on the Flax spinner. Neither the lure or its box was marked
with weight, size, or color. The actual weight of this spinner
is 11 g and its blade length is 35 mm. Only examples of this
spinner in “gold” (= brass) are known. In fact, the spinner
blade was not even ABU-stamped, rather the blade was stamped
“FIB-spinnaren”. Two FIB-spinnaren box types are known.
There is the plastic-topped cardboard FIB box (stating the spinner
is exclusively for fishing club members) without mention of ABU or
Record on the cardboard (however its clear plastic lid is the
standard ABU/Record embossed type). As well, there is a rarer
plastic-topped cardboard ABU version-1 box (with “hill” lettering)
from the early 1960’s, ink-stamped “FIB-spinnaren”.
FIB ("Folket i
Bild” = “The People in Picture”) was a Swedish magazine that
announced the start of its fishing club on its 5-12 May 1960 issue
cover. Unfortunately, the copy I was able to obtain has no
further information, missing pages – perhaps torn out by an
enthusiastic fisherperson. Fortunately, the 3-9 June 1960
issue I obtained has a mail-in coupon, which documents this lure’s
history, translating as:
“Registration coupon to Folket i Bild's Fishing Club, Box 118, Stockholm 1. I hereby register as a member of the club and will receive an FIB-spinnaren, a fish diary, and a file folder. The fee is SEK 3.”
FIB magazine was sold in 1963 resulting in changes of its name and focus/audience. So, it is likely that FIB-spinnaren production by ABU was limited to 1960-1962 (if not a shorter time).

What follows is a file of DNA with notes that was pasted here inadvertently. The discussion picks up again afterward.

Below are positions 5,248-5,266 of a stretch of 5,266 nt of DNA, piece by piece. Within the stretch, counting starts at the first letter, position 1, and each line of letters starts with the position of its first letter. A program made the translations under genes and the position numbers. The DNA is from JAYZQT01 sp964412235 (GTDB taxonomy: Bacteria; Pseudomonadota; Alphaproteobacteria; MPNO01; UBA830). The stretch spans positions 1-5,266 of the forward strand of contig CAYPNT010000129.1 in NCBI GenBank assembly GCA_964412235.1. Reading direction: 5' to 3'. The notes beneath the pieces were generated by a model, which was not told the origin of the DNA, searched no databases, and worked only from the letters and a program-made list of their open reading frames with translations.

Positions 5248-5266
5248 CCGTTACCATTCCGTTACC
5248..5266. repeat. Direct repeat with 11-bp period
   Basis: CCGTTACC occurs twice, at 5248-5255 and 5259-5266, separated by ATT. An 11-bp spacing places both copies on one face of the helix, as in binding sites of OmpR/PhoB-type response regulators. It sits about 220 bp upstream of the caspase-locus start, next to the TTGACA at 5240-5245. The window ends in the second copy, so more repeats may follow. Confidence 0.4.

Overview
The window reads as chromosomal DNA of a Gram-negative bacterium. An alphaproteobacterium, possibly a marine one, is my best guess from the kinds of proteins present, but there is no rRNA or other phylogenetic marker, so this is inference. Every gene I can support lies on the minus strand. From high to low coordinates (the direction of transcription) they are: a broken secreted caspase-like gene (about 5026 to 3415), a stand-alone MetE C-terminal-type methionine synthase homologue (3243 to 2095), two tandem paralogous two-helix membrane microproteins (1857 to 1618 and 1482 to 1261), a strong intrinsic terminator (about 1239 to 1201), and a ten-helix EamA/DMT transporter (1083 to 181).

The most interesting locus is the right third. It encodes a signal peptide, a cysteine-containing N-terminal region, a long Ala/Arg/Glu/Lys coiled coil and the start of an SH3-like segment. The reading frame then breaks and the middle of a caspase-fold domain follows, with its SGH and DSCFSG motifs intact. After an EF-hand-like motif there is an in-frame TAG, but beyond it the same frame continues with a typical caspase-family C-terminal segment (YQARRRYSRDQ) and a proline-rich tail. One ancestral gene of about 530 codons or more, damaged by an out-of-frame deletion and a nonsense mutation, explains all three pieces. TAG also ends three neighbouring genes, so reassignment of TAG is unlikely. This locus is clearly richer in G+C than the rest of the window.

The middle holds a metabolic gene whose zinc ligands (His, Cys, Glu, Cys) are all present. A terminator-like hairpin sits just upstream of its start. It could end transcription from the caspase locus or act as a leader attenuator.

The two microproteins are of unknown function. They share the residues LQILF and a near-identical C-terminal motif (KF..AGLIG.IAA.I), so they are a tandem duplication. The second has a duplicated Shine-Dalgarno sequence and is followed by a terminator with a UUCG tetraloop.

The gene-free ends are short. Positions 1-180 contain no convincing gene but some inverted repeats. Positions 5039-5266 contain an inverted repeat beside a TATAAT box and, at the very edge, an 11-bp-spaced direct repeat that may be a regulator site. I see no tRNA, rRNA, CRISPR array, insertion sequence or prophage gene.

If you have any additional information, please advise Wayne Real email@example.com
Many thanks to John Fishkat for his incessant help!
The Abu Fly Range...from 1967
The interesting history behind the development of the ABU range of flies, has been uncovered by my good friend Uffe Edefuhr and the all important letter of authenticity shared by Bert Neilsen, a long time employee of ABU. Thanks to them for the sharing.
I'm pretty sure fly fishing
has been with us since long before Roman times, thousands of years
in fact, though without any sophisticated technology being employed
, sticks and horsehair and the like! ... ABU was a later
bloomer in this respect but their high tech product line made a long
and lasting impression, still today with a book currently being
published on their history from nearly 50 years ago, by
Michael Jensen of Denmark.
My conclusion then, is that
many were involved with ABU getting their flies to market, from
visualizing a need, and concept to creation . Erik, Gote, Len,
Viola, Olle, Rolf and alopogies to others who may have been involved
few words from Uffe Edefuhr
The designer of the ABU flys was Erik Swan. He was involved in much of Abu's doings. He wrote in ABU catalogs like N&N also as I just remember about fishing in general.
Insert : (See his wonderful 1967 Tight Lines writing "History of Sportfishing" cheers Wayne)